Against the backdrop of ongoing death and destruction
in Iraq as a result of the U.S. invasion and subsequent occupation, the Democratic
Party formally adopted their 2004 platform on July 28 at their convention in
Boston. The platform focused more on foreign policy than it had in recent years.
It represented an opportunity to challenge the Republican administration’s unprecedented
and dangerous departure from the post-World War II international legal consensus
forbidding aggressive wars as well as a means with which to offer a clear alternative
to the Bush Doctrine.
Even the Republican Party under Barry Goldwater in 1964 and Ronald Reagan in
1980 and 1984 did not openly challenge such basic international principles as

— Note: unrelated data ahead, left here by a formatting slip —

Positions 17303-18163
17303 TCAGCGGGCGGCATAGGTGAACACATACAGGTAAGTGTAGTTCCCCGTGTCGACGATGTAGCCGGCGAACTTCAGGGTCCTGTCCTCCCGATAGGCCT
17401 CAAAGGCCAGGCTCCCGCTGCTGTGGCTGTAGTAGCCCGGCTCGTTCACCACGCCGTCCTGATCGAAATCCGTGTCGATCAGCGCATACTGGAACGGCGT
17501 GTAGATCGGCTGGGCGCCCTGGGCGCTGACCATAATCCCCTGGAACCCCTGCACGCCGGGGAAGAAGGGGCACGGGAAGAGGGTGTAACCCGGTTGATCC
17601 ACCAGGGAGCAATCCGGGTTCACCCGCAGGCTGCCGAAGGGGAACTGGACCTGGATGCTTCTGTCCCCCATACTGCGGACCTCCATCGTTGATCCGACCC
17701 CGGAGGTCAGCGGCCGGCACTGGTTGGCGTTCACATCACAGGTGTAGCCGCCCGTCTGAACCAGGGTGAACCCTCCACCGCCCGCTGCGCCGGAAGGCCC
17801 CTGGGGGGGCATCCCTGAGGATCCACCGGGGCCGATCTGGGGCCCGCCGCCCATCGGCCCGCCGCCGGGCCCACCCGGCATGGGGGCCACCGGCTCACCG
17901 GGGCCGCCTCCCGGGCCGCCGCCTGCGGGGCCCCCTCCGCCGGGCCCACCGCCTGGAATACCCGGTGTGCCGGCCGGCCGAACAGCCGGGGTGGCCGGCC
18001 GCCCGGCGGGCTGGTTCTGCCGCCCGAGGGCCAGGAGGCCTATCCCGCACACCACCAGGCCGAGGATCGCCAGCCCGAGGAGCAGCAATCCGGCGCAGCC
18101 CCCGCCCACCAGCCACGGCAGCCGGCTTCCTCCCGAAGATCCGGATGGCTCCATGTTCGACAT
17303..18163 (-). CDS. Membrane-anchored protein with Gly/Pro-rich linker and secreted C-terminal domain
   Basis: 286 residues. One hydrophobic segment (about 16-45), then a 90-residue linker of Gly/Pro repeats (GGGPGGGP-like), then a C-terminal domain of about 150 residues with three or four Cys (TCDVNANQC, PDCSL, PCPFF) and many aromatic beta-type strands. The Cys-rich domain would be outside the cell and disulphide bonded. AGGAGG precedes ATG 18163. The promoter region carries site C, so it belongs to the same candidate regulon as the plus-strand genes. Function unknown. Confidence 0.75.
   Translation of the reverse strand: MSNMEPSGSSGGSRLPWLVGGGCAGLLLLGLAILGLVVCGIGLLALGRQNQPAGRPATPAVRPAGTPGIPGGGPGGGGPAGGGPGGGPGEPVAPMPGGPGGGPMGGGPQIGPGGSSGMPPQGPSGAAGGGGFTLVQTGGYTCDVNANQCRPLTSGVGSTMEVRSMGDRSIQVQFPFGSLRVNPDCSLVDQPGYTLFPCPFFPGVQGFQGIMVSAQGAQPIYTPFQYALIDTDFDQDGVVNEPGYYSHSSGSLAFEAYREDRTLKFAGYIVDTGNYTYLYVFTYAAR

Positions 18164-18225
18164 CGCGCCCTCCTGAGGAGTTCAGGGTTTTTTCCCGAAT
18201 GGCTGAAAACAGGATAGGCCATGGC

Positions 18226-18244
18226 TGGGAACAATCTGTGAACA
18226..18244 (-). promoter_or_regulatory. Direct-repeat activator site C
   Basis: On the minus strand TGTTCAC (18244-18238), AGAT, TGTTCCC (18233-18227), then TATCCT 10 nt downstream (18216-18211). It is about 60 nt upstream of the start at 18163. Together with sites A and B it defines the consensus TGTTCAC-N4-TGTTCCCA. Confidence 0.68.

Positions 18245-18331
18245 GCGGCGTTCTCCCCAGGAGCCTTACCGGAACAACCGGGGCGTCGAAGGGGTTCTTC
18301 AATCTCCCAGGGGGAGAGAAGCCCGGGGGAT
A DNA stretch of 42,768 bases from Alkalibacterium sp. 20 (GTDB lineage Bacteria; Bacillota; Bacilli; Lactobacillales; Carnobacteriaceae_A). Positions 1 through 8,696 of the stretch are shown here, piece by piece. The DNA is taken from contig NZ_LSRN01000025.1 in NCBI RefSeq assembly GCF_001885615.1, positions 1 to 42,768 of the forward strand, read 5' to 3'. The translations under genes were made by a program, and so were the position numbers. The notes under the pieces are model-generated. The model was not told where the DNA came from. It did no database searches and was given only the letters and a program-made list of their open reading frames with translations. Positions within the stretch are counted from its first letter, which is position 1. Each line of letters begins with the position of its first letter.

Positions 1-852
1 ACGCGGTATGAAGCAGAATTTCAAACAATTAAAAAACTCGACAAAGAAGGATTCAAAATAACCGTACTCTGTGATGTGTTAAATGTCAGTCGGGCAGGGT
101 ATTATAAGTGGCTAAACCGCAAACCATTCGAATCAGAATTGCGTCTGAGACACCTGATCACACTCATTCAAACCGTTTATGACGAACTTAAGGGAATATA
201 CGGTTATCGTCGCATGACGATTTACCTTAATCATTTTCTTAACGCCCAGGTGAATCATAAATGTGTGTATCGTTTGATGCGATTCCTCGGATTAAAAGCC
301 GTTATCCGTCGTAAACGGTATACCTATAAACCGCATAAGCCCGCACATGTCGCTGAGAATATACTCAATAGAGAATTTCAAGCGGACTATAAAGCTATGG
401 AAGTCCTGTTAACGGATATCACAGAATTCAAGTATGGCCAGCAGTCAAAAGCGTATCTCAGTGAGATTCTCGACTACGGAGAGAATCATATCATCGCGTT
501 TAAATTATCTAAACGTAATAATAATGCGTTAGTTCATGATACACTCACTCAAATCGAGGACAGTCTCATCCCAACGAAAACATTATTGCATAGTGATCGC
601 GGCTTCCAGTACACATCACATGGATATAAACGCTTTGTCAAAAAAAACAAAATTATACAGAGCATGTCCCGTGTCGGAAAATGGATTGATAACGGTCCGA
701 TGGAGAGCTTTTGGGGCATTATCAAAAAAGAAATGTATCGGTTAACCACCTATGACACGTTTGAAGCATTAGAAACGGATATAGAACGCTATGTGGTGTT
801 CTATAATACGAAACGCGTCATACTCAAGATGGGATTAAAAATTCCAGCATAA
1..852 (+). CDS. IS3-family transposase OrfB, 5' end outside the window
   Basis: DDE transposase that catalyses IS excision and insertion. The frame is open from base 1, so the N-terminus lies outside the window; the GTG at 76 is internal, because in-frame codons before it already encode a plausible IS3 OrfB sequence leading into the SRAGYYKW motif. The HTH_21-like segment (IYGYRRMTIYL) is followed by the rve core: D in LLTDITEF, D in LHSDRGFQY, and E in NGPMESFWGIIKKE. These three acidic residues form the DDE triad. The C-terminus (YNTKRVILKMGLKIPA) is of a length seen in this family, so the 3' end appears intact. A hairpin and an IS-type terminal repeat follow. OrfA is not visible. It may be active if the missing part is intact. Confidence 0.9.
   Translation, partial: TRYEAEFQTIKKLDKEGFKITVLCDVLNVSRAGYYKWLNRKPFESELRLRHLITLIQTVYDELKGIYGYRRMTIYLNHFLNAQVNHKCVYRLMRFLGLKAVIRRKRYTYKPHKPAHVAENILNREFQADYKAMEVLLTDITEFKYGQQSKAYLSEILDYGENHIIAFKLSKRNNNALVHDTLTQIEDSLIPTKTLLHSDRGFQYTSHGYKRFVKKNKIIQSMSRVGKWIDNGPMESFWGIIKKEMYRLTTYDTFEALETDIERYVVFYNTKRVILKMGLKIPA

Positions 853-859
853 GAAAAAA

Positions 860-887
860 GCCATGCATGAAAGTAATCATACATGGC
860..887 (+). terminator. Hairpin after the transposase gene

the illegitimacy of invading a sovereign nation because of unsubstantiated claims
they might some day be a potential security threat.
Yet not only have Senators John Kerry and John Edwards continued to defend
their support of the illegal invasion and occupation of Iraq, the 2004 Democratic
platform complains that the administration “did not send sufficient forces to
accomplish the mission.” The most direct challenge to Bush administration policies
in Iraq contained in the platform is its alleged failures to adequately equip
The only thing the 2004 Democratic Party platform could offer opponents of
the war is a sentence which acknowledges “People of good will disagree about
whether America should have gone to war in Iraq.” As the Los Angeles Times
editorialized, “Indeed they do. That is why we have elections, and it would
have been nice if the opposition party had the guts to actually oppose it.”
A Platform in Defense of Unilateralism
While the foreign policy segments of this year’s
Democratic Party platform had some positive elements, there are serious problems
not only in what it did not say, but also in much of what it did say.